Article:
• 42. International Journal of Advances in Engineering & Technology, Sept 2012.©IJAET ISSN: 2231-1963 Yearly efficiency of PV installation (% ) 3 2,5 2 1,5 Measurement 1 Simulation 0,5 0 0 5 10 15 20 25 30 35 40 Q(l/min) Figure 19. Yearly efficiency nt of PV system according flowThe stages of data acquisition and the calcul of the MPP control require a configuration of the kitSTM32 in Language C with the IAR C environment [9], this code is detailed in the annex. V. CONCLUSIONIn this paper, we presented, on the one hand, an MPPT control applied to GPV and the othercontrolling the motor-pump group through the input-output linearizing technique. The latter wasdeveloped entirely by reversing mathematical model, it has allowed to deduce the laws of retro-actionaccomplishing the exact input-output linearization. Then, the numerical simulations were performedshowing the variation of different variables electrical, mechanical, magnetic and hydraulic and a goodcontinuation of the variables with respect to the references to various weather conditions. In additionthe implementation of the MPP control on a kit-based STM32 microcontroller shows an optimumefficiency of the PV structure.ACKNOWLEDGEMENTSWe would like to thank especially Prof. Abdelkader Mami for the time and guidance giventhroughout the all carried out works, without forgetting all those who contributed and aided for thisstudy in particularly L.A.C.S members (Laboratory of analysis and command systems).REFERENCES [1]. Mezghani D, Ellouze M, Cabani & Mami A, (2007),”Linearizing control of a photovoltaic structure and stability by Lyapunov directly on bond graph”, Journal of Electrical System, Vol4(7), pp 181-192 [2]. Mezghani. D, (2009), « Etude d’une installation photovoltaïque de pompage par une approche bond graph », PHD thesis, National School engineers of Tunis. [3]. Mezghani. D, R. Andoulsi .R, Mami .A & Dauphin-Tanguy .G, (2007),”Bond graph modelling of a photovoltaic system feeding an induction motor-pump”, International journal of simulation, modelling, theory and practice Vol 15, pp1224-1238. [4]. P.Palanivel, & Subhransu Sekhar Dash, (2009), “Comparative study of constant switching frequency and variable switching frequency multicarrier pulse width modulation for three phase multilevel inverter,” Aca. Pub. Int. Journ.recent trends in Eng. Vol.2, no.1, pp.49-52. [5]. Andoulsi. R, (2001), « Etude dune classe de systèmes photovoltaïques par une approche bond graph. Modélisation, analyse et commande », PHD thesis UST Lille. [6]. Ahmad. G.E, Hussein H.M.S & El-Ghetany. H.H, (2003),” Theoretical analysis and experimental verification of PV modules”, Renewable Energy, vol 28, pp. 1159–1168. [7]. Betka.A & Moussi.A, (2004), “Performance optimization of a photovoltaic induction motor pumping system”, Renewable Energy, vol 29,pp 2167–2181. [8]. Mezghani D, Jabalah A & Mami A, (2011),” A New Design Vector Control of Pumping Photovoltaic System: Tests and Measurements”, European Journal of Scientific Research, Vol.61 No.4, pp.493-507 [9]. http://www.iar.com [10]. http://www.matlab.com 35 Vol. 4, Issue 2, pp. 25-37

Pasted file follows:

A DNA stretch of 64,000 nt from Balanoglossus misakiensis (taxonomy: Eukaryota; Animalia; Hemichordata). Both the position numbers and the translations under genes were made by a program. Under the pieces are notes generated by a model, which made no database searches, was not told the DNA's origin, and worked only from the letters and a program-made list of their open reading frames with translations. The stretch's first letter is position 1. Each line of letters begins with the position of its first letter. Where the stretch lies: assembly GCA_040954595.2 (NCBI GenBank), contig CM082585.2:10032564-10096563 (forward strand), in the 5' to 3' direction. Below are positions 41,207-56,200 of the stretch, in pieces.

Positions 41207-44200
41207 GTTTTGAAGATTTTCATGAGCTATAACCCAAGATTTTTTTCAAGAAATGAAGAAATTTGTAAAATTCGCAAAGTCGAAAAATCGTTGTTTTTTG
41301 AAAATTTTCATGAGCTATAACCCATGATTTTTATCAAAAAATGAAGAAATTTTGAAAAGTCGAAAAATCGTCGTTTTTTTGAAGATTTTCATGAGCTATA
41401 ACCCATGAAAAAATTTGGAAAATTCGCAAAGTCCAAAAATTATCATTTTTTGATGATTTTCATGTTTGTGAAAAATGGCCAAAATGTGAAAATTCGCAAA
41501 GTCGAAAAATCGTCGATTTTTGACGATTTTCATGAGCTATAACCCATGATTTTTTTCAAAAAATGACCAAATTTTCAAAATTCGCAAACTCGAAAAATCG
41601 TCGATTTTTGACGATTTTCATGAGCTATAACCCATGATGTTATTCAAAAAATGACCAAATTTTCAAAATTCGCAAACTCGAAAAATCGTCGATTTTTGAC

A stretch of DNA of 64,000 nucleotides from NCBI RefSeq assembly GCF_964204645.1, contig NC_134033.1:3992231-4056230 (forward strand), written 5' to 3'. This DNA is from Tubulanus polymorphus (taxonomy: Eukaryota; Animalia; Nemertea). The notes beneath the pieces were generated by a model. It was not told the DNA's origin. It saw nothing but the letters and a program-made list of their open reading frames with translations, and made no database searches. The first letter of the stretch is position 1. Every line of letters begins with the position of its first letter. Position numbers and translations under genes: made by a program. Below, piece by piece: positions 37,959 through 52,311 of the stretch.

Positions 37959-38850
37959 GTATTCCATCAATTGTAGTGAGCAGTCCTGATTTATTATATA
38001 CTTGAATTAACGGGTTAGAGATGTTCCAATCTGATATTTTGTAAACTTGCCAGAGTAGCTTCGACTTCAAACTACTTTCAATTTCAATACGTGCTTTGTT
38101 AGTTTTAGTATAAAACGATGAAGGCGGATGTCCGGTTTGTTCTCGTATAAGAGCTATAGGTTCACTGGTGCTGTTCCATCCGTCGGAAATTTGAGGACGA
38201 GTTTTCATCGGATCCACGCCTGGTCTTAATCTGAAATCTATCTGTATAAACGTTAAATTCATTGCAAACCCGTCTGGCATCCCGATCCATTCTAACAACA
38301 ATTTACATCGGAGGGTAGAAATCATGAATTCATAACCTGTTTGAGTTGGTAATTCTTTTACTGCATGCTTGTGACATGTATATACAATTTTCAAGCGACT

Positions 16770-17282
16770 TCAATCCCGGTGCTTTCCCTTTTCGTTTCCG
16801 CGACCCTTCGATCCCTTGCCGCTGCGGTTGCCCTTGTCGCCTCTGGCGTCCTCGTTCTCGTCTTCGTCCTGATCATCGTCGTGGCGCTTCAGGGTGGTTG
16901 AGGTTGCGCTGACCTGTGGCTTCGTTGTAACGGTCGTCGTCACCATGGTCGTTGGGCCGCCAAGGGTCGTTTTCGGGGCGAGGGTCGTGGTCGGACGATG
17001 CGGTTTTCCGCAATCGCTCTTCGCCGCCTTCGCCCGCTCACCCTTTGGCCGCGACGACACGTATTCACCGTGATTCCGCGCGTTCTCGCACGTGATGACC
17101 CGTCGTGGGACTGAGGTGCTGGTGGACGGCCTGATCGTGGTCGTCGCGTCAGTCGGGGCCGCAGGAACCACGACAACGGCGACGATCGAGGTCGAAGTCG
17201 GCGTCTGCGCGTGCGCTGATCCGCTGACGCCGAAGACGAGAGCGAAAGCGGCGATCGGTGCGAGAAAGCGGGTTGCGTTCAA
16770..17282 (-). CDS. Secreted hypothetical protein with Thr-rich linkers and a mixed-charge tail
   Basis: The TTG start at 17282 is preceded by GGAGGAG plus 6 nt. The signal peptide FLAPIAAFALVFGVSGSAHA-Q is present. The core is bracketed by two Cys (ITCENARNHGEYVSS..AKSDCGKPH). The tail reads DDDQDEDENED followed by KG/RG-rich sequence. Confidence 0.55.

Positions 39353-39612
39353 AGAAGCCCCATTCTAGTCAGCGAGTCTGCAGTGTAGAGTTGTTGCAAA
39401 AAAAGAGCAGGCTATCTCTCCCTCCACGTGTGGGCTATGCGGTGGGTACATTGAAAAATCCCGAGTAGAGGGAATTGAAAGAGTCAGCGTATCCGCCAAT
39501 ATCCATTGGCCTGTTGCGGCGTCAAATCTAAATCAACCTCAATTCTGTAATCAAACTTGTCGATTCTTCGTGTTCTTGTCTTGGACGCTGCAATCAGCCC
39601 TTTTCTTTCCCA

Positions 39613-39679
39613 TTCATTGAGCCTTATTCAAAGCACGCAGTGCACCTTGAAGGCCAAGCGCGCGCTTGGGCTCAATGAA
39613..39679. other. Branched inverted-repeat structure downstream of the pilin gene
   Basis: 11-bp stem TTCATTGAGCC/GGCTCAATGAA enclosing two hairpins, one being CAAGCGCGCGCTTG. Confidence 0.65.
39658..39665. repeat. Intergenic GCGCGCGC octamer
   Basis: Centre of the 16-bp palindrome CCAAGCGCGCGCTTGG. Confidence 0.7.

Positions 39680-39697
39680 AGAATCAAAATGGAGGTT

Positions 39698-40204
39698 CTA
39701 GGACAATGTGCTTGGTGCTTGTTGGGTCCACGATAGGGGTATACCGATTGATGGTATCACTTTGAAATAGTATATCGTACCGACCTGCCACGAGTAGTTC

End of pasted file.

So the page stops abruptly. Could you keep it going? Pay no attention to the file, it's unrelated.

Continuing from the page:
• 43. International Journal of Advances in Engineering & Technology, Sept 2012.©IJAET ISSN: 2231-1963 [11]. Isidori A(1989), “Non linear control systems: an introduction”, 2nd edition,spring-Verlag, [12]. Caro J.M. & Bonal, J, (1997), “Entraînements Electriques à Vitesse Variable“, vol. 1, Lavoisier. [13]. Marquez H.J, (2003), “Nonlinear Control Systems: Analysis and Design“, Wiley. [14]. Slotine J.J & Li W, (1991), “Applied Nonlinear Control“, Prentice-Hall. [15]. Vidyasagar M, (2002), “Nonlinear Systems Analysis“, SIAM. [16]. Su C.Y, Stepanenko Y, Svoboda J & Leung T.P, (2000),“Robust adaptive control of a class of nonlinear systems with unknown backlash-like hysteresis,” IEEE Trans. Autom. Control, vol. 45, no. 12, pp. 2427– 2432,APPENDIXinduction motor :Rs= 24.6 , Rr= 16.1 , Lm= 1.46H, Lr= 1.48H, Ls= 1.49HCentrifugal pump : C1=1.7510-3 kg.m-2.s-1, C2=7.510-6 Kg.m-4.s-2 , J=6.510-3 Kg.m-1, b0=4.5210-4min2.m.tr-2, b1=-1.96610-3 m min2.tr-1.L-1, b2=-0.012 min2.m.L-2, Ψ=4.0816 10-3 min2.m.L-2ANNEXStage 1 : Initialization of ADC+GPIOC (Inputs)void ADC_Init(void){GPIO_InitTypeDef GPIO_InitStructure; ADC_InitTypeDef ADC_InitStructure ;GPIO_InitStructure.GPIO_Pin = GPIO_Pin_0|GPIO_Pin_1 ;GPIO_InitStructure.GPIO_Mode = GPIO_Mode_AIN ;GPIO_InitStructure.GPIO_Speed = GPIO_Speed_50MHz ;GPIO_Init(GPIOC,&GPIO_InitStructure);RCC_APB2PeriphClockCmd(RCC_APB2Periph_ADC1|RCC_APB2Periph_GPIOC,ENABLE); ADC_DeInit(ADC1); ADC_StructInit(&ADC_Ini00tStructure);ADC_InitStructure.ADC_Mode = ADC_Mode_Independent;ADC_InitStructure.ADC_ScanConvMode = DISABLE;ADC_InitStructure.ADC_ContinuousConvMode = DISABLE;ADC_InitStructure.ADC_ExternalTrigConv = ADC_ExternalTrigConv_None; ADC_InitStructure.ADC_DataAlign = ADC_DataAlign_Right; ADC_InitStructure.ADC_NbrOfChannel = 1; ADC_Init(ADC1, &ADC_InitStructure); ADC_Cmd(ADC1,ENABLE);}Stage 2 : Initialization of GPIOA (Output)void init_optimal(void){GPIO_InitTypeDef GPIO_InitStructure; GPIO_InitStructure.GPIO_Pin = GPIO_Pin_8;GPIO_InitStructure.GPIO_Mode = GPIO_Mode_PP ;GPIO_InitStructure.GPIO_Speed = GPIO_Speed_50MHz ;GPIO_Init(GPIOA,&GPIO_InitStructure);RCC_APB2PeriphClockCmd(RCC_APB2Periph_GPIOA, ENABLE);}Stage 3 : Calcul of the MPP Controlvoid main { unit8_t val_Ec, val_Ta ; 36 Vol. 4, Issue 2, pp. 25-37